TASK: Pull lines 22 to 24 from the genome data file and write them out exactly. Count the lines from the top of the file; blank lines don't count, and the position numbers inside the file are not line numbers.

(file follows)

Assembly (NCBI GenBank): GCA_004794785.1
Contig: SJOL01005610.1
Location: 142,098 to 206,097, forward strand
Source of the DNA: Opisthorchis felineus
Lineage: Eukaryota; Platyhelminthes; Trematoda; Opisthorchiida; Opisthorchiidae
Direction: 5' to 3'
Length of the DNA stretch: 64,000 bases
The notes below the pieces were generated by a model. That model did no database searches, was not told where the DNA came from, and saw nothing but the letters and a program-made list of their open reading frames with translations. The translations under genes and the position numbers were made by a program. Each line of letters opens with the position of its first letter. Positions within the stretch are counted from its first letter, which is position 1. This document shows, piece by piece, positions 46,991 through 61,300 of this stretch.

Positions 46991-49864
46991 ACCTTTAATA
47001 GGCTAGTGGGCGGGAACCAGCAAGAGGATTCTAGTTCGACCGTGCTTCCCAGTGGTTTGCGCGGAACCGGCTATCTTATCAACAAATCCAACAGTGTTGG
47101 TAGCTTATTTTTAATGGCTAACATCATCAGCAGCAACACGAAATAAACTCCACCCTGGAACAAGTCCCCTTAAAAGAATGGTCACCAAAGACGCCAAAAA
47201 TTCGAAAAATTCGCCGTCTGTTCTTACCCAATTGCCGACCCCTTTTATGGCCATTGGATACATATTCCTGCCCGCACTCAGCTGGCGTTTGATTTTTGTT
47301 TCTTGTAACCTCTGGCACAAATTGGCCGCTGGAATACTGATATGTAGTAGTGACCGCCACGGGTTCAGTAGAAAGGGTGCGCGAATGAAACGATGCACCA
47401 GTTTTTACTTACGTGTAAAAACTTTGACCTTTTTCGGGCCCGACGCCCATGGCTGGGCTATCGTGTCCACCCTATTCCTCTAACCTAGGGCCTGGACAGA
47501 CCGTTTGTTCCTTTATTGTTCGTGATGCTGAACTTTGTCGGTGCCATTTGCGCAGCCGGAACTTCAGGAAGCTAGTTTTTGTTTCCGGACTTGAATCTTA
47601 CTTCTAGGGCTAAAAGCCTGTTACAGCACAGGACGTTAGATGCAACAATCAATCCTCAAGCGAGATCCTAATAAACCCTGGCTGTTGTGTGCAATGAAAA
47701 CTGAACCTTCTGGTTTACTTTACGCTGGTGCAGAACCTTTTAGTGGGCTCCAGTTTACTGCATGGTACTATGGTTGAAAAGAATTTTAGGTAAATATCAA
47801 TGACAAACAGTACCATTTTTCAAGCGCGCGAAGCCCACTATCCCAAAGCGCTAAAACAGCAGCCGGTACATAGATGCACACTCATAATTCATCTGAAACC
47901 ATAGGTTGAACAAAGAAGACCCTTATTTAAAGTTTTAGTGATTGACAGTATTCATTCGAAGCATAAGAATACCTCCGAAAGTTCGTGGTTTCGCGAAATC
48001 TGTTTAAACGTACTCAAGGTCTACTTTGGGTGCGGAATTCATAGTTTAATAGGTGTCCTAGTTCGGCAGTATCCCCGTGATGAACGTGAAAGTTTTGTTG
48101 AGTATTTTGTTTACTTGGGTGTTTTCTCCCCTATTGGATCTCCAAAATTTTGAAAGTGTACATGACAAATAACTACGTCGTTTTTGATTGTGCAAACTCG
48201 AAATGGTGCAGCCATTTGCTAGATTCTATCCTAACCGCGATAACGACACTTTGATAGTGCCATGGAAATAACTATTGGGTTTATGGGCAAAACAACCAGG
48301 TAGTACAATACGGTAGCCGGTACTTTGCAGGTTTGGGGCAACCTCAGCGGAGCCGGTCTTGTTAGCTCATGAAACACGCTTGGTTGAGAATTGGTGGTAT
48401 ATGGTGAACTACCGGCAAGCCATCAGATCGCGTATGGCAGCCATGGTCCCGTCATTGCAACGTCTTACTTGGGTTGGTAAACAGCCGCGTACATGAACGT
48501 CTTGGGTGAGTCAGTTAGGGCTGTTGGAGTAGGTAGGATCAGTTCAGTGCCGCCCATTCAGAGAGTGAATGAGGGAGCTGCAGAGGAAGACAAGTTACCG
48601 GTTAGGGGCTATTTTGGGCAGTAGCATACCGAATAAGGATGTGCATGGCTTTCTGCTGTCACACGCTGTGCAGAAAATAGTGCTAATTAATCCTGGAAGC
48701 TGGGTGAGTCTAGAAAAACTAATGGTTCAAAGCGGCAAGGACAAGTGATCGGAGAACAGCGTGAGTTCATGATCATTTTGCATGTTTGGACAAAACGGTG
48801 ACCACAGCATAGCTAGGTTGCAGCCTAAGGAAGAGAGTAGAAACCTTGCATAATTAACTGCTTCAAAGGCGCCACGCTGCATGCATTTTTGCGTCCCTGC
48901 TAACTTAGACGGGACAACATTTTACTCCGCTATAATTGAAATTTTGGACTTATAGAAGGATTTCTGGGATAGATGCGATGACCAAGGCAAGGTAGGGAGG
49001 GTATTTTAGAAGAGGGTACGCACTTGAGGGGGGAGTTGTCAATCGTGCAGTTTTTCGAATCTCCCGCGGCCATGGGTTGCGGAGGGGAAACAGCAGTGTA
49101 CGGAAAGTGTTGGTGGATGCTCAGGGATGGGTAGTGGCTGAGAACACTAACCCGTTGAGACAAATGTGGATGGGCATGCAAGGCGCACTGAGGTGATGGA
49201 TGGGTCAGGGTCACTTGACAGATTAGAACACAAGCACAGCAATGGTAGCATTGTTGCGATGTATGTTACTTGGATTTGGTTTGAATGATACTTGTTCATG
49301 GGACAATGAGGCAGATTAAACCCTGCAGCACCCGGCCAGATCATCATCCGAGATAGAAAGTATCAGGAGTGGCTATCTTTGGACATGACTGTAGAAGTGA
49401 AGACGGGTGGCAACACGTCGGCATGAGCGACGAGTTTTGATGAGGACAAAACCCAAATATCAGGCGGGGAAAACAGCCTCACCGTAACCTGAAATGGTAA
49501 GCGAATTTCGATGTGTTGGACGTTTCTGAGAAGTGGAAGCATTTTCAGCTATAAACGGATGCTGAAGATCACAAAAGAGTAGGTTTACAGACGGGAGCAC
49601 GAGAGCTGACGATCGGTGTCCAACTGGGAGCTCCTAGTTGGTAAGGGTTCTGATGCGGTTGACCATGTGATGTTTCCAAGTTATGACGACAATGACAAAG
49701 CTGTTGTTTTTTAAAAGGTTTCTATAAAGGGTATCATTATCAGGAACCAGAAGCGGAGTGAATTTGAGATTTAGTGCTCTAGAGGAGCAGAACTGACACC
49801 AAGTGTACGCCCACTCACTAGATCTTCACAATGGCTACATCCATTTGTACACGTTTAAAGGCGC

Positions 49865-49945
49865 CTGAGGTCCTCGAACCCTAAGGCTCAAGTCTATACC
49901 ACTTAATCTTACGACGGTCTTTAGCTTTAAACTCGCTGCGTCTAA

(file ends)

48101 AGTATTTTGTTTACTTGGGTGTTTTCTCCCCTATTGGATCTCCAAAATTTTGAAAGTGTACATGACAAATAACTACGTCGTTTTTGATTGTGCAAACTCG
48201 AAATGGTGCAGCCATTTGCTAGATTCTATCCTAACCGCGATAACGACACTTTGATAGTGCCATGGAAATAACTATTGGGTTTATGGGCAAAACAACCAGG
48301 TAGTACAATACGGTAGCCGGTACTTTGCAGGTTTGGGGCAACCTCAGCGGAGCCGGTCTTGTTAGCTCATGAAACACGCTTGGTTGAGAATTGGTGGTAT